Tag Archives: pandemic

Challenges in Management of the Brain-Dead Organ Donor During the COVID-19 Pandemic

DOI: 10.2478/jccm-2021-0013

Starting in Wuhan, China [1], the infection caused by the novel SARS-CoV-2 virus became a public health issue when, due to the extreme contagiousness of this virus, a pandemic has been declared [2], putting a strain on both the global medical staff as well as the authorities in an effort to better manage an unprecedented situation in the modern era. Looking at the society we are living in, we can easily see that the COVID-19 pandemic has brought impressive social, economic, political, cultural and medical changes as well as personal ones; I believe that the perspectives and priorities of many of us have changed.
Before discussing the transplant activity, mainly the one regarding diagnosis and maintenance of the brain-dead organ donor patient, an activity that has been carried out for many years in Anesthesiology and Intensive Care Clinics, to which many of us are devoted, practicing it with deep respect, we need to review the daily activity. As is well known, the work effort in intensive care units is extremely demanding both mentally and physically. It involves the care of critical patients with severe decompensated pathologies, requiring maximum therapeutic management, special attention, continuous specific monitoring as well as the use of advanced medical and pharmacological techniques. The new measures and regulations, personal protective equipment, structural changes and working protocols implemented to prevent and limit COVID-19 infection, as well as the rigors imposed by the care of these patients have created additional stress for the medical staff. [More]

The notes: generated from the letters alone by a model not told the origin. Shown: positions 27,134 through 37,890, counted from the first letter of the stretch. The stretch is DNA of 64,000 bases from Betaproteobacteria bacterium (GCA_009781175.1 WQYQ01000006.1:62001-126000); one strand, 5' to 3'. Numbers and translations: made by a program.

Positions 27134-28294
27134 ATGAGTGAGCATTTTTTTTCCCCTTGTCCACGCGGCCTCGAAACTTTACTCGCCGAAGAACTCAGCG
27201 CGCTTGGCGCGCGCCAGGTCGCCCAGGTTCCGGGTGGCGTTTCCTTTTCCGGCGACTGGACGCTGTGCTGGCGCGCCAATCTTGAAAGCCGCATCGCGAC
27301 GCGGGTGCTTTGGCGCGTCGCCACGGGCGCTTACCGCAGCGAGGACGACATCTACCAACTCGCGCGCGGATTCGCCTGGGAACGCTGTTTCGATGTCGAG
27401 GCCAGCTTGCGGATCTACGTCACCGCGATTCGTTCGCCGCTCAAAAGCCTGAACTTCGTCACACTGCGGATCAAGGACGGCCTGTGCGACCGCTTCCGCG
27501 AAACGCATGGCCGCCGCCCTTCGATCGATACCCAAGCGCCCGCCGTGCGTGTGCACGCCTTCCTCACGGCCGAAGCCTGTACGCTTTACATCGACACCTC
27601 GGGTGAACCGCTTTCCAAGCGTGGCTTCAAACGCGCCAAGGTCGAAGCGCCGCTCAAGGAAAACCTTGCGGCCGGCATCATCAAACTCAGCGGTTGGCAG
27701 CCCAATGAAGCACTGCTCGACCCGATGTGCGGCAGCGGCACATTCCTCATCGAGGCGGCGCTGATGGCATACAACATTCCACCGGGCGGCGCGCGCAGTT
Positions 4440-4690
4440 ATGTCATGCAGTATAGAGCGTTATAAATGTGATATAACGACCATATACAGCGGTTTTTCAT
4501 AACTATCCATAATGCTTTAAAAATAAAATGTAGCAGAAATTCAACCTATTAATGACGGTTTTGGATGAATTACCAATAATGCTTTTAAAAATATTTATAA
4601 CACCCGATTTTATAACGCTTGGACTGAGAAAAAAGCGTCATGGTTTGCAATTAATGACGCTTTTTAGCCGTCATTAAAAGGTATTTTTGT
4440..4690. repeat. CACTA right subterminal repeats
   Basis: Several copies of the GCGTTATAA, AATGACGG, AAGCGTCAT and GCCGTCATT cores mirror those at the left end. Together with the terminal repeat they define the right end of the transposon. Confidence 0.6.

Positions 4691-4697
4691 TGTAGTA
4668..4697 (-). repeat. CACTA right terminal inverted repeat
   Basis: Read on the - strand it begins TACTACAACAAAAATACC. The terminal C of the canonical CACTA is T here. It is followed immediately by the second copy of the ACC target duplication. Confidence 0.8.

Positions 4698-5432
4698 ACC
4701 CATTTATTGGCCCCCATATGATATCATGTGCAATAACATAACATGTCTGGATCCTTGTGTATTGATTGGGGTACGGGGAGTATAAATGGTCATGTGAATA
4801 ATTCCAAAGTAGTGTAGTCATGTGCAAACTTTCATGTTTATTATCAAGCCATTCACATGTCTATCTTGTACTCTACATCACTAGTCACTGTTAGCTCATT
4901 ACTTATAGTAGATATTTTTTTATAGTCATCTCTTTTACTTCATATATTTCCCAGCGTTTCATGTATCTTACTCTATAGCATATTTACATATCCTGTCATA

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Reflections on a Year of SARS-CoV-2

DOI: 10.2478/jccm-2021-0005

As we are writing this editorial 12 months following the publication of “The 2019 Novel Coronavirus: A Crown Jewel of Pandemics?”, there are 96 million cases with over 2 million total deaths, a public health tragedy of staggering proportions [1]. The early stages of the pandemic were characterized by scientific uncertainty, with many authors postulating hypotheses about the transmission of SARS-CoV-2, the appropriate medical treatment, and the most effective public health measures. In retrospect, many of the early takes on coronavirus ended up being incorrect. Since January 2020, science has advanced at a breathtaking pace and the disease caused by SARS-CoV-2 has taken on dimensions few of us anticipated. In this piece, we aim to reflect on the last year, discussing aspects of the pandemic that the scientific community correctly anticipated, and highlighting where we went wrong. [More]

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The 2019 Novel Coronavirus: A Crown Jewel of Pandemics?

DOI: 10.2478/jccm-2020-0013

Starting from the December 2019 identification of the 2019 novel coronavirus (2019-nCoV), an overwhelming sense of panic has enveloped public discourse. This is likely to be amplified by WHO recently declaring the novel coronavirus outbreak a public health emergency of international concern. It is the third significant occurrence of a zoonotic coronavirus crossing the species barrier to infect humans, and it likely will not be the last. Hope is not lost; and a measured approach, one that is cognizant of the seriousness of this public health crisis without giving into hysteria, is imperative. [More]

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